This study builds on last year’s effort to improve the speciation of volatile organic compound (VOC) emissions from oil and gas wells in the Uintah Basin. Better speciation profiles will yield a better emission inventory for the basin and will help focus emission reduction strategies.
Principal Investigators: Trang Tran, Huy Tran (USU)
Funded by Science for Solutions Research Grant: $140,000
This study, led by researchers at BYU, will use particulate matter (PM) sampling to identify regional dust sources that impact local air quality and public health, as well as model how dust sources might change in the future.
Principal Investigators: Dr. Greg Carling (BYU)
Funded by Science for Solutions Research Grant: $150,000
This study will test if satellite observations of vegetation and land use can be used to improve photochemical model performance in the Uintah basin. An improved model will help inform emission reduction strategies and regulatory action.
Principal Investigators: Huy Tran, Trang Tran (USU)
Funded by Science for Solutions Research Grant: $38,392
The University of Utah will make measurements of vertical wind and aerosol profiles, as well as ozone and fine particulate matter (PM2.5) concentrations at the mouth of Red Butte Canyon in order to better understand air exchange in the Salt Lake Valley during wintertime PM2.5 events.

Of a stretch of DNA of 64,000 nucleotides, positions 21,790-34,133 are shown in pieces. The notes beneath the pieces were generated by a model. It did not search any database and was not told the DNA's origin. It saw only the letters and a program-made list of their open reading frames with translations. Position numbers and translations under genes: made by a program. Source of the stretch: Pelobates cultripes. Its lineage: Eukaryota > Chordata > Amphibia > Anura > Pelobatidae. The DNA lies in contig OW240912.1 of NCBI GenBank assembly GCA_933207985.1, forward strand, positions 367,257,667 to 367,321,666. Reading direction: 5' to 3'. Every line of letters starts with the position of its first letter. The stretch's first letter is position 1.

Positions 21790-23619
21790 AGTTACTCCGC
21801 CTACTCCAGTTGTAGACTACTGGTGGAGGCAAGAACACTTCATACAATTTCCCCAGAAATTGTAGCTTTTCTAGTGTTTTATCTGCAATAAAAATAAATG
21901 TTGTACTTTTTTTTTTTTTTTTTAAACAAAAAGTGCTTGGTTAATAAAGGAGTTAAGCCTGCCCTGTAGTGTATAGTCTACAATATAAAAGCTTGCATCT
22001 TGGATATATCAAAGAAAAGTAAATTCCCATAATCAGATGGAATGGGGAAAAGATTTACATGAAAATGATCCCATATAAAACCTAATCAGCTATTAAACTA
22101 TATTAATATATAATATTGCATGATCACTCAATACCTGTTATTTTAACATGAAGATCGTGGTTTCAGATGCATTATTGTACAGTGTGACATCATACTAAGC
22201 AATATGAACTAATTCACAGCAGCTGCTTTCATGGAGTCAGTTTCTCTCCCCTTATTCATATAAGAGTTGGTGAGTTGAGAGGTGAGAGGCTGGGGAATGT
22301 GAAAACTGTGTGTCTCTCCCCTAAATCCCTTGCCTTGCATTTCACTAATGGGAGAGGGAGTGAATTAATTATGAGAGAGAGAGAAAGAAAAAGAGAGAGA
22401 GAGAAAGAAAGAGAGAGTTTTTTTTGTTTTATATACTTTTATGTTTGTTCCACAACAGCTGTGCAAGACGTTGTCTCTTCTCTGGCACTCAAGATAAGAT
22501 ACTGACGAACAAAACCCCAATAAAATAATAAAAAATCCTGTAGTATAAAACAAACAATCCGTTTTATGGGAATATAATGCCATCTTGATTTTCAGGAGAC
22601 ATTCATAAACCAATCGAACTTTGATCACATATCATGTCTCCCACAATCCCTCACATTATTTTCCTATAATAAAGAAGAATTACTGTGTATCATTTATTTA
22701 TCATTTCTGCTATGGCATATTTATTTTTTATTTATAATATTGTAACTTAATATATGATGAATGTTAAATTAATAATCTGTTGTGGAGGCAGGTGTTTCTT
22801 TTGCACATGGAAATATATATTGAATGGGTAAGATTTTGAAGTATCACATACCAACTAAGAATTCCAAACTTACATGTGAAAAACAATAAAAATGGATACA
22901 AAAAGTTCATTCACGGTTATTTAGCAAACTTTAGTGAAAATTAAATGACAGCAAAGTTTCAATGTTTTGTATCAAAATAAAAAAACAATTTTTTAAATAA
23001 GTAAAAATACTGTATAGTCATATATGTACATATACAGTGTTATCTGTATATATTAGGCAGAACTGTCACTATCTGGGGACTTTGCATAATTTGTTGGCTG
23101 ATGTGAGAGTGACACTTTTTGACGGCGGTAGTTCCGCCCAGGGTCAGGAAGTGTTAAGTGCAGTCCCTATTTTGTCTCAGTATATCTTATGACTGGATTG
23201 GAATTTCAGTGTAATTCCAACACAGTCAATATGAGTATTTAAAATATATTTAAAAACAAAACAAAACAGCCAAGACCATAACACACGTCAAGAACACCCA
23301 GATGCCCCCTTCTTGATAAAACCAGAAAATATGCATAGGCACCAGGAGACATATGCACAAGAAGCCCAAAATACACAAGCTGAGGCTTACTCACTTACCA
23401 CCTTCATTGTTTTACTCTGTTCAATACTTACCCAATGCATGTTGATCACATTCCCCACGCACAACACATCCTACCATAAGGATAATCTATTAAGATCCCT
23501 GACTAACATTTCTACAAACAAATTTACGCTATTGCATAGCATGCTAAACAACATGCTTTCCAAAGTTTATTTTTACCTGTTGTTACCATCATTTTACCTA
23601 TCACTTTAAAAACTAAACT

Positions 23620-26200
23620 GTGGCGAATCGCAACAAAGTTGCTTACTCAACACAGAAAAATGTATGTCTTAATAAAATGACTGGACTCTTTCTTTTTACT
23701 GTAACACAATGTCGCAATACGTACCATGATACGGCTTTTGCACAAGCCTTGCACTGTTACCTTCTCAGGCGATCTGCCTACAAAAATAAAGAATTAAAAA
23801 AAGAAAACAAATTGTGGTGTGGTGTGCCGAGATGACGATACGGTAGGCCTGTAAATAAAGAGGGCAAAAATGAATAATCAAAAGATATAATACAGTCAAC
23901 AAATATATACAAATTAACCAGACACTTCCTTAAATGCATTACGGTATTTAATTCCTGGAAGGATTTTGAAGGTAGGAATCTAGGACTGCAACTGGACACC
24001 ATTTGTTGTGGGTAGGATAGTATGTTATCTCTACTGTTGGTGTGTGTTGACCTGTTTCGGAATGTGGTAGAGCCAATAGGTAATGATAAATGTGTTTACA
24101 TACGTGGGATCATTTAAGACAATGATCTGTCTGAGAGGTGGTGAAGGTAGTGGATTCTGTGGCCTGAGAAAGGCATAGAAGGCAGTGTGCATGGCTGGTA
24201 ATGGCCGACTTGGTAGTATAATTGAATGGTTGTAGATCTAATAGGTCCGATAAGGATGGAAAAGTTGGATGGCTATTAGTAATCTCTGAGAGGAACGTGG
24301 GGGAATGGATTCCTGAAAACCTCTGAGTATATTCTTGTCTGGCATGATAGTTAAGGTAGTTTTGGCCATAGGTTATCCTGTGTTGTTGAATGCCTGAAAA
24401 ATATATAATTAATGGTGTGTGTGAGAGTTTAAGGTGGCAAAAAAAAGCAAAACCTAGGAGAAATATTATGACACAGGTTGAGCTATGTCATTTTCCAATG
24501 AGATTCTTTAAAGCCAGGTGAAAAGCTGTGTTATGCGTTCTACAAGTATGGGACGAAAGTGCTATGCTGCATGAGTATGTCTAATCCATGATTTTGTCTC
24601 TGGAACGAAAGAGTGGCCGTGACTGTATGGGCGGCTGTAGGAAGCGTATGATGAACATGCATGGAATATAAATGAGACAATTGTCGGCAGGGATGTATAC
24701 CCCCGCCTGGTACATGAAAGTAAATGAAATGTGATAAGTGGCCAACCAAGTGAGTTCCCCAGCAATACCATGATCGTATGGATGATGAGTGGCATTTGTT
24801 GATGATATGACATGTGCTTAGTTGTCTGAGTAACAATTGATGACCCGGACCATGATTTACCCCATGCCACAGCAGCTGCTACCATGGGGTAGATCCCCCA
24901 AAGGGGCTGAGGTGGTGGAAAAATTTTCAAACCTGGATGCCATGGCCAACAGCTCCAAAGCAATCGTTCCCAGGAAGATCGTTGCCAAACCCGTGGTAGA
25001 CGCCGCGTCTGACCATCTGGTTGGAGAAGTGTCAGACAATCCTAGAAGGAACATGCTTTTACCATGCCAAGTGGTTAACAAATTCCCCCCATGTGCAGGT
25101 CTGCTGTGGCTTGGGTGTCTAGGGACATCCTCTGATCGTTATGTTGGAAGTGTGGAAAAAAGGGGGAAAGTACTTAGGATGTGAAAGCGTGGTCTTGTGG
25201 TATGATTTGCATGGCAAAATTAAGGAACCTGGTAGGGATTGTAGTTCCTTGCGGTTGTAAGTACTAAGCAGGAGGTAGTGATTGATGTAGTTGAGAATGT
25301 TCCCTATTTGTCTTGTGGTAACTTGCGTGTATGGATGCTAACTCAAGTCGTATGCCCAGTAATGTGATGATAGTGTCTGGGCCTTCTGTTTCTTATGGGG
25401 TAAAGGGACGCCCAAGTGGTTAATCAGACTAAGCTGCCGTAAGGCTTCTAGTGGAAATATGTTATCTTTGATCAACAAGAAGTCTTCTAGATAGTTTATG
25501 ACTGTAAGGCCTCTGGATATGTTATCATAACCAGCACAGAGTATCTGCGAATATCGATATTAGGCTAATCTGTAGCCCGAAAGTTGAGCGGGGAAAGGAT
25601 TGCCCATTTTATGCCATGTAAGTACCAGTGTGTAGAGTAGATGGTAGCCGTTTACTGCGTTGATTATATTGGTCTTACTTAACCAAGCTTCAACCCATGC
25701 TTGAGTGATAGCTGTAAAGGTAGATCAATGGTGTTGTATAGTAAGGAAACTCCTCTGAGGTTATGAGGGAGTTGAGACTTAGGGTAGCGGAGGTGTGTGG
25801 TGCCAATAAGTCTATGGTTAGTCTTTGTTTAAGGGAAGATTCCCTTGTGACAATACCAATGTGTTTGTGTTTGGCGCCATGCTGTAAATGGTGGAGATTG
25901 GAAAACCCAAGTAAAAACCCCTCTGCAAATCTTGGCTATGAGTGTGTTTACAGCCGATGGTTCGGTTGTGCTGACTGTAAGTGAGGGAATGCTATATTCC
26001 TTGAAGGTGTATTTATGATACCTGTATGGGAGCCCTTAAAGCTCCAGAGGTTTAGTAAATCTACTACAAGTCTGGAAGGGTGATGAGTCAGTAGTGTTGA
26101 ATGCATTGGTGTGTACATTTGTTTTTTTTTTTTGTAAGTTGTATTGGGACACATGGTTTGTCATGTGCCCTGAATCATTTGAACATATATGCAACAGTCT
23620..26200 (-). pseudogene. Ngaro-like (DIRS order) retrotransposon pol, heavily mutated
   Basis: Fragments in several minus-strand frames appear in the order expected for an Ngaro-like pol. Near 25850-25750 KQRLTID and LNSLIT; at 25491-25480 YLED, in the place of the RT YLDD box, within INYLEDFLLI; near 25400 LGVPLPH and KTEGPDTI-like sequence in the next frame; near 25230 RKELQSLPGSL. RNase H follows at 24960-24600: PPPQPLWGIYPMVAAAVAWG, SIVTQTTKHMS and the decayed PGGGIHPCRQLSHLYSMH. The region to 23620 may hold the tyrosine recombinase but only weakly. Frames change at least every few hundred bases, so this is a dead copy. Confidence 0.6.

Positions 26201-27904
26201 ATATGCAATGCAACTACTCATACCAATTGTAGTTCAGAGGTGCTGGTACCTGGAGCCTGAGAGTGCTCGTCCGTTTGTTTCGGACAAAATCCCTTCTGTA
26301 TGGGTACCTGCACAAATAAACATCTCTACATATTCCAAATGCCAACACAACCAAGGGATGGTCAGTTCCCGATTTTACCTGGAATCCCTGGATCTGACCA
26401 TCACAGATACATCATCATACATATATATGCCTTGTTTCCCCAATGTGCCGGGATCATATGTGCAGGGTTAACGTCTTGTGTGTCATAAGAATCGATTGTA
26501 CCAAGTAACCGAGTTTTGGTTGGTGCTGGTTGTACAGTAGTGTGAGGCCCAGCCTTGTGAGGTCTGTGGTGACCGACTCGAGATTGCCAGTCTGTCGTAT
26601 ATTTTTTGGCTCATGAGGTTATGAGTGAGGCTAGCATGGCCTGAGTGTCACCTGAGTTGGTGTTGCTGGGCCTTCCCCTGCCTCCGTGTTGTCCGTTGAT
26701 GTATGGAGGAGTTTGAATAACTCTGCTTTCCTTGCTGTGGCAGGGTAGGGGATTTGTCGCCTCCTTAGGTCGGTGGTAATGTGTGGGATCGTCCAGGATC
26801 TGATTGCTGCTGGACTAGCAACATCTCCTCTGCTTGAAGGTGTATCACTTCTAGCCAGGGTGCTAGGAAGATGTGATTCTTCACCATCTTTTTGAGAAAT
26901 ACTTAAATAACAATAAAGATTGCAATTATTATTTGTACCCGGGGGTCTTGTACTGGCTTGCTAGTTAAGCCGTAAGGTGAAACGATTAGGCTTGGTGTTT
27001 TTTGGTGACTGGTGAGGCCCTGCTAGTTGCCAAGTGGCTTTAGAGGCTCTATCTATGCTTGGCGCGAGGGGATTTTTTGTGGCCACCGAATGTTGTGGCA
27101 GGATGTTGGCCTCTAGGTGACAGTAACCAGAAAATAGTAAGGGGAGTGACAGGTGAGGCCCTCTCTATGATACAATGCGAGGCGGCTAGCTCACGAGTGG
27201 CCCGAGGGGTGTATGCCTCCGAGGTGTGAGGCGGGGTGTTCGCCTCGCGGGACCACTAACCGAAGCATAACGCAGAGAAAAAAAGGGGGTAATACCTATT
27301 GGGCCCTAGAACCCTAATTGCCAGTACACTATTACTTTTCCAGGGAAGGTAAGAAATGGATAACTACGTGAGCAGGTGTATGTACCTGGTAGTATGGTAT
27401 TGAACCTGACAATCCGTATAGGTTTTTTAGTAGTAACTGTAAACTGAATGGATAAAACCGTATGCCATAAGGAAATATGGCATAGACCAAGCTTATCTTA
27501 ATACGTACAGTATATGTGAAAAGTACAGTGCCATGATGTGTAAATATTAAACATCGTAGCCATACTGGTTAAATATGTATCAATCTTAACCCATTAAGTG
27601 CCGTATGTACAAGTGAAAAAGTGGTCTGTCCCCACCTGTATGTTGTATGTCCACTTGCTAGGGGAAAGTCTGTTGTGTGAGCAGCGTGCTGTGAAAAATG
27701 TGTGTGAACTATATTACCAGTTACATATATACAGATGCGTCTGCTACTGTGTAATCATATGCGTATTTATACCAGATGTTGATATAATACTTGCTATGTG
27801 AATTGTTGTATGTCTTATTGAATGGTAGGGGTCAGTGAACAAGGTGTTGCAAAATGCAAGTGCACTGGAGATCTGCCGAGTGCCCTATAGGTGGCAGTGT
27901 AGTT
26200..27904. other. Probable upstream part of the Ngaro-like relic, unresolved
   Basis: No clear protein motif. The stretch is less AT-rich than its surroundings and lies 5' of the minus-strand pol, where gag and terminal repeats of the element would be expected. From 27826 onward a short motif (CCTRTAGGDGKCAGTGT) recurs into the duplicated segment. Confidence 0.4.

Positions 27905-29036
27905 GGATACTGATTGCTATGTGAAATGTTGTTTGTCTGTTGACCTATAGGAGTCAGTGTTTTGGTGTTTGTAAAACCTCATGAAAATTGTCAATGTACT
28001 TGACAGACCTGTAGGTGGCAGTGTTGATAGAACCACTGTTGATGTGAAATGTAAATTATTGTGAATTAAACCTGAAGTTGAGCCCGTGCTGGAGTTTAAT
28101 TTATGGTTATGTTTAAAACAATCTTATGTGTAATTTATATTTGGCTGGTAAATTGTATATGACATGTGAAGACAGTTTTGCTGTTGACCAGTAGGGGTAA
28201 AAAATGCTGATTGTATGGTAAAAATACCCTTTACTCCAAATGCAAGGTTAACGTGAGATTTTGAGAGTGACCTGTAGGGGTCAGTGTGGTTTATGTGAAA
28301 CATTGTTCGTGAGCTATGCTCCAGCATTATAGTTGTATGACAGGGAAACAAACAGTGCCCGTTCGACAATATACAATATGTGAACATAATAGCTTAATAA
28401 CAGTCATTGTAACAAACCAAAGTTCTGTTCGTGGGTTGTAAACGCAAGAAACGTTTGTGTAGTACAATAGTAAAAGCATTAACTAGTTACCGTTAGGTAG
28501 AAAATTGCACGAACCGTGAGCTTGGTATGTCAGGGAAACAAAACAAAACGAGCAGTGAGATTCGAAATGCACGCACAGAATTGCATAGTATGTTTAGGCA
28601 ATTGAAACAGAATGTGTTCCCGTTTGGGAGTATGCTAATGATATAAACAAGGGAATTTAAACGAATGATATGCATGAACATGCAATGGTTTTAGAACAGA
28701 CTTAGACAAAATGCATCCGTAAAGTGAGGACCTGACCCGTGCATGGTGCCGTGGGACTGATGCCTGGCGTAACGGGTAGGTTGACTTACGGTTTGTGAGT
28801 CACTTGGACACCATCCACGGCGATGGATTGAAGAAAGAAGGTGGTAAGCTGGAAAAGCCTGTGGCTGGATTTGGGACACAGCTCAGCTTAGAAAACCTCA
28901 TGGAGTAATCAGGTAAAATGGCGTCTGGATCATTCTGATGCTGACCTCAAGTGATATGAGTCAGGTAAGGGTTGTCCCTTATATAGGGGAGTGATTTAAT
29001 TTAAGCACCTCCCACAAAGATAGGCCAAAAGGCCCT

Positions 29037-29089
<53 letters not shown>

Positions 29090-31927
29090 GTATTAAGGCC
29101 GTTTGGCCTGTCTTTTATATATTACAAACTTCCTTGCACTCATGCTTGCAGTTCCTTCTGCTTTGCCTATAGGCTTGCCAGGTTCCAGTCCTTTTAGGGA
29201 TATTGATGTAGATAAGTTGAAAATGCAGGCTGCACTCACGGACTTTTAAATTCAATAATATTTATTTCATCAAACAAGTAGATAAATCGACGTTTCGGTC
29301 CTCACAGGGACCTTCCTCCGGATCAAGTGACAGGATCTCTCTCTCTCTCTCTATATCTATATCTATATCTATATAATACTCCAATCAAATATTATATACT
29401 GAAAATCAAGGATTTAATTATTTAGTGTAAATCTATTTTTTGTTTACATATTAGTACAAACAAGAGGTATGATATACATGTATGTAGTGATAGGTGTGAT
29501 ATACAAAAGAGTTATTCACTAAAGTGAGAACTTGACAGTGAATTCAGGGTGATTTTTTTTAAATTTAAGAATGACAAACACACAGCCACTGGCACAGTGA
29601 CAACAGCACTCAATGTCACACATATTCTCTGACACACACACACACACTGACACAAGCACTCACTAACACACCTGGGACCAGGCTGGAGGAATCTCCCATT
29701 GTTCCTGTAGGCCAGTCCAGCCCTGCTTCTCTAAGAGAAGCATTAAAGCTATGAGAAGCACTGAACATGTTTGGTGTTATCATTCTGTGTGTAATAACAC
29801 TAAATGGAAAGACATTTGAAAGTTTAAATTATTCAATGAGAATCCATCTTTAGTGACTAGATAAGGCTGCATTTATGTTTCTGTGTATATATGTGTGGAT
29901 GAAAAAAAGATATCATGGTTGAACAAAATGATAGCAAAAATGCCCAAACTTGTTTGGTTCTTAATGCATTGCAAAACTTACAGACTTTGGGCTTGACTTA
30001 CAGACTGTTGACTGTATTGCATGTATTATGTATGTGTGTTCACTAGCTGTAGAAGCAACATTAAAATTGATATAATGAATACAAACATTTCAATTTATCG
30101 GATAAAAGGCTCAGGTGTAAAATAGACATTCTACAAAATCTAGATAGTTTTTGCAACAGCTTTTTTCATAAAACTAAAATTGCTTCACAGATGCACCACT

Principal Investigators: Sebastian W. Hoch, Erik T. Crosman (UU)
Funded by Science for Solutions Research Grant: $34,965
This study will deploy a number of ozone sensors at different distances up Red Butte Canyon to better understand natural gradients in ozone and how phenomena like large thunderstorms and valley drainage flows contribute to ozone concentrations in the Salt Lake Valley.
Principal Investigators: Logan Mitchell, Ryan Bares, David Eiriksson (UU)
Funded by Science for Solutions Research Grant: $39,833
This study will provide key meteorological support for the chemistry observations taken during the upcoming 2018--2019 winter season that are focused on the ammonia transport and air mass exchange between the Salt Lake and Utah Valleys.
Principal Investigators: Sebastian W. Hoch, Erik Crosman (UU)